“Hands down from Africa,” Pope Francis tells the rich world
- The Pope begins a trip to DR Congo and South Sudan
- Francis will meet with the victims of the war in the Congo
- The trip has been postponed since July due to the pope’s knee ailment
KINSHASA, Jan 31 (Reuters) – Pope Francis condemned the “poison of greed” driving conflicts in Africa as he began a visit to the Democratic Republic of Congo on Tuesday, saying the rich world must realize that people are more valuable than the minerals in the ground beneath them.
Many tens of thousands of people cheered him as he traveled from the airport to the capital Kinshasa in his papamobile, with some breaking away to follow him while others chanted and waved flags.
But the jubilant mood, one of the liveliest welcomes on his foreign trips, turned somber as the 86-year-old pope spoke to dignitaries at the presidential palace. He condemned “horrific forms of exploitation unworthy of humanity” in Congo, where vast mineral wealth fuels wars, displacement and famine.
“Hands down from the Democratic Republic of the Congo. Hands down from Africa. Stop suffocating Africa: this is not a mine to be dug up or a terrain to be plundered,” Francis said.
Congo has some of the world’s richest deposits of diamonds, gold, copper, cobalt, tin, tantalum and lithium, but these have fueled conflict between militias, government troops and foreign invaders. Mining is also associated with inhumane exploitation of workers, including children, and environmental degradation.
“It is a tragedy that these lands and more generally the entire African continent continue to suffer various forms of exploitation,” the pope said, reading his speech in Italian as he sat. People listening to a French translation applauded repeatedly.
“The poison of greed has stained its diamonds with blood,” he said, referring specifically to the Congo.
Compounding the country’s problems, eastern Congo is plagued by violence linked to the long and complex aftermath of the 1994 genocide in neighboring Rwanda.
Congo accuses Rwanda of supporting the M23 rebel group, which is fighting government troops in the east. Rwanda denies this.
“Apart from armed militias, foreign forces hungry for the minerals in our soil are committing, with the direct and cowardly support of our neighbor Rwanda, brutal atrocities,” said Congolese President Felix Tshisekedi, speaking right in front of the pope on the same stage on a hot, sultry afternoon.
The pope did not name Rwanda in his address, nor did he take sides in the dispute.
Rwandan government spokesperson Yolande Makolo dismissed Tshisekedi’s comments. “It is clear that this ridiculous obsession with scapegoating Rwanda is President Tshisekedi’s election strategy – a distraction from his government’s poor performance and failure to deliver for its citizens,” she told Reuters.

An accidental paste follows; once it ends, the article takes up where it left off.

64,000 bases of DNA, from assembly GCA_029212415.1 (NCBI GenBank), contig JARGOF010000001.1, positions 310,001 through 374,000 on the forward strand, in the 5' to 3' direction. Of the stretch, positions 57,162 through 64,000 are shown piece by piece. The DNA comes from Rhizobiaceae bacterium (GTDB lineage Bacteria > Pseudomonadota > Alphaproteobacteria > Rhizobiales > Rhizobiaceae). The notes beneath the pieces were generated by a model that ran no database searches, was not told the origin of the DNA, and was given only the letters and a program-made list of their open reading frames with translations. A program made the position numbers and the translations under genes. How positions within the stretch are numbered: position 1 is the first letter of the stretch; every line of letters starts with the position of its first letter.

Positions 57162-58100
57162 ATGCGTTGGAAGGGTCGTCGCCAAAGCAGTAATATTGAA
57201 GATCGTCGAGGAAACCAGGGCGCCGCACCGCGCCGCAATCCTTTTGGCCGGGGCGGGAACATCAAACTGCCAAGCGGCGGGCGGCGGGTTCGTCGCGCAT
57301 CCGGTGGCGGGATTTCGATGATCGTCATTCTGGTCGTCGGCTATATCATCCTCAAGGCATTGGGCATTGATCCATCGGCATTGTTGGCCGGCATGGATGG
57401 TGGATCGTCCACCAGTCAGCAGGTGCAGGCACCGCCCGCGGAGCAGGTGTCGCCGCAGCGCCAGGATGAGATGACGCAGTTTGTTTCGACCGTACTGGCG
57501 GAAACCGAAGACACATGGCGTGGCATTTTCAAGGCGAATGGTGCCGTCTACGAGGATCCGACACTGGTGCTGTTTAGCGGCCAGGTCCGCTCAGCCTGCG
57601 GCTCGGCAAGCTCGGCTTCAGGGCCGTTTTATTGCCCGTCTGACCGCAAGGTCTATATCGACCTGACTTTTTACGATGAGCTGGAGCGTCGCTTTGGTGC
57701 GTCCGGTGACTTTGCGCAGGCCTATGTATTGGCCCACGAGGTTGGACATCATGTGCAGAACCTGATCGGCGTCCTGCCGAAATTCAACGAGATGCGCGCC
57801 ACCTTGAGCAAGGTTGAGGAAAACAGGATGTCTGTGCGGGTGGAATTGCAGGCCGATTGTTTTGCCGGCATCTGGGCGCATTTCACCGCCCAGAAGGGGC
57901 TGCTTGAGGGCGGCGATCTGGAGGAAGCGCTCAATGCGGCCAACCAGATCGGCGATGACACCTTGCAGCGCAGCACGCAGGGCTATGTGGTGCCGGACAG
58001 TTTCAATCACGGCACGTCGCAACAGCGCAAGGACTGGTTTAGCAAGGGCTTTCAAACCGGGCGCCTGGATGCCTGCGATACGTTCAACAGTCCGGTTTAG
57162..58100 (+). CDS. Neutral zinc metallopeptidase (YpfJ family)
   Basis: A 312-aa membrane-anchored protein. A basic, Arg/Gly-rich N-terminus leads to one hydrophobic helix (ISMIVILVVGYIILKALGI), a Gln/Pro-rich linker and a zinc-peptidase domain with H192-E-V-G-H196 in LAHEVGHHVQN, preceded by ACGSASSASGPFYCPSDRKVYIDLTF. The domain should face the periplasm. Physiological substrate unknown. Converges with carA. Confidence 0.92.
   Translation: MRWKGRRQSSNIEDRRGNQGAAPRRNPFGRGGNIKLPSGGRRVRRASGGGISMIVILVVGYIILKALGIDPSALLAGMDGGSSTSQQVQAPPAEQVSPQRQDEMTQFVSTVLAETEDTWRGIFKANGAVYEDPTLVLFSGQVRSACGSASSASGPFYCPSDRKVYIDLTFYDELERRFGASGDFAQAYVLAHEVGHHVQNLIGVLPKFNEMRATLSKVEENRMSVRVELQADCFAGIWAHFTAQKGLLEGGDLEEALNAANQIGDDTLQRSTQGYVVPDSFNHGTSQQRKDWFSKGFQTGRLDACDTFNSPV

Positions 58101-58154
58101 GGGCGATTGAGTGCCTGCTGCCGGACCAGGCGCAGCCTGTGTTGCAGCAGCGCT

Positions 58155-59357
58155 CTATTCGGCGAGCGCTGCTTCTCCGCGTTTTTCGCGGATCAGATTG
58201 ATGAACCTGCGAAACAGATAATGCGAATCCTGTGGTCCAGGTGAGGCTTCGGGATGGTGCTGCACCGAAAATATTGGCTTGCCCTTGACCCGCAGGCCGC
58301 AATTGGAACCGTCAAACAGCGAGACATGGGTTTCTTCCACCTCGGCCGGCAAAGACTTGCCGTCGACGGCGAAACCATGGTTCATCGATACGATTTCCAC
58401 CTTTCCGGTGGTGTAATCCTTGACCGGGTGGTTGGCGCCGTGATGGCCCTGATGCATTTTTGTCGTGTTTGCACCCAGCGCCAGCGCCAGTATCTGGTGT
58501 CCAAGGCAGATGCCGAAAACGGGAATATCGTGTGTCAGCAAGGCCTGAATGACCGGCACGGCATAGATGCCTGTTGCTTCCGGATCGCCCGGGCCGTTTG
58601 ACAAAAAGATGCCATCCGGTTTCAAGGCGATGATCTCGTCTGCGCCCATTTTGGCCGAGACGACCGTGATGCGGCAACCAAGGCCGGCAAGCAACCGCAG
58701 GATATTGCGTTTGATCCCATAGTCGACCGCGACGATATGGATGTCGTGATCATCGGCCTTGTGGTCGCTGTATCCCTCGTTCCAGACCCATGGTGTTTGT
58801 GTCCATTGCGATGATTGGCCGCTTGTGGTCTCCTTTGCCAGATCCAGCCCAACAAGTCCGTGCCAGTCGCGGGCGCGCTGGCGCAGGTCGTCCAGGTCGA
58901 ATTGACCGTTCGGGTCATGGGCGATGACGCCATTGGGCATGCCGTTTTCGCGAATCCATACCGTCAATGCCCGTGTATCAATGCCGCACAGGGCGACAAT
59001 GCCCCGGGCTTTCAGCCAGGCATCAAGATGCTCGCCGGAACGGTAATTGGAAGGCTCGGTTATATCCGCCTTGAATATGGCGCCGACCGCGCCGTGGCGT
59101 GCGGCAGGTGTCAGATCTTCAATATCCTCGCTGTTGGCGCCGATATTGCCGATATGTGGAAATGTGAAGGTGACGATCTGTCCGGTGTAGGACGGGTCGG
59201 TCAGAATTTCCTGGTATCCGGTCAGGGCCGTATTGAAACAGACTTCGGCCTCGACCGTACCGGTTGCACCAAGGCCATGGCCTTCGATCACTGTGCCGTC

“EATEN BY VIOLENCE”
An estimated 5.7 million people are internally displaced in Congo and 26 million face acute hunger, largely due to the impact of the armed conflict, according to the United Nations.
About half of Congo’s 90 million people are Roman Catholic, and the Church plays a crucial role in running schools and health facilities in the sprawling central African nation, as well as promoting democracy.
The Pope criticized rich countries for ignoring the tragedies unfolding in the Congo and elsewhere in Africa.
“One gets the impression that the international community has practically come to terms with the violence engulfing it (Congo). We cannot get used to the bloodshed that has marked this country for decades, causing millions of deaths,” he said.
Tshisekedi made a similar point: “While the international community remained passive and silent, more than 10 million people were horribly murdered.”
First planned for last July, the pope’s trip was postponed due to an exacerbation of a chronic knee condition. Francis had originally planned to travel to Goma, in eastern Congo, but that stop was canceled due to renewed fighting between M23 rebels and government troops.
In an apparent reference to M23 and other militias active in Congo’s eastern regions, the Pope said the Congolese people are fighting to preserve their territorial integrity “against the pitiable attempts to fragment the country.”
On Wednesday, Frances will celebrate mass at an airport in Kinshasa, which is expected to attract more than a million people. He will also meet with victims of violence from the east.
Francis will remain in Kinshasa until Friday morning, when he will fly to South Sudan, another African country struggling with conflict and poverty.
He will initially be accompanied on this leg of his journey by the Archbishop of Canterbury, leader of the global Anglican Communion, and by the Moderator of the Church of Scotland. The religious leaders described their joint visit as a “pilgrimage of peace” to the world’s youngest nation.
South Sudan gained independence in 2011 from predominantly Muslim Sudan after decades of conflict. Two years later, the inter-ethnic conflict turned into a civil war that killed 400,000 people. A 2018 deal stopped the worst fights.
Additional reporting by Justin Makangara, Benoit Nyemba, Sonia Raleigh and Stanis Boujakera and Philbert Girinema in Kigali; Written by Estelle Shirbon and Philip Pullella; Editing by Alexandra Hudson, Barbara Lewis and Mark Heinrich
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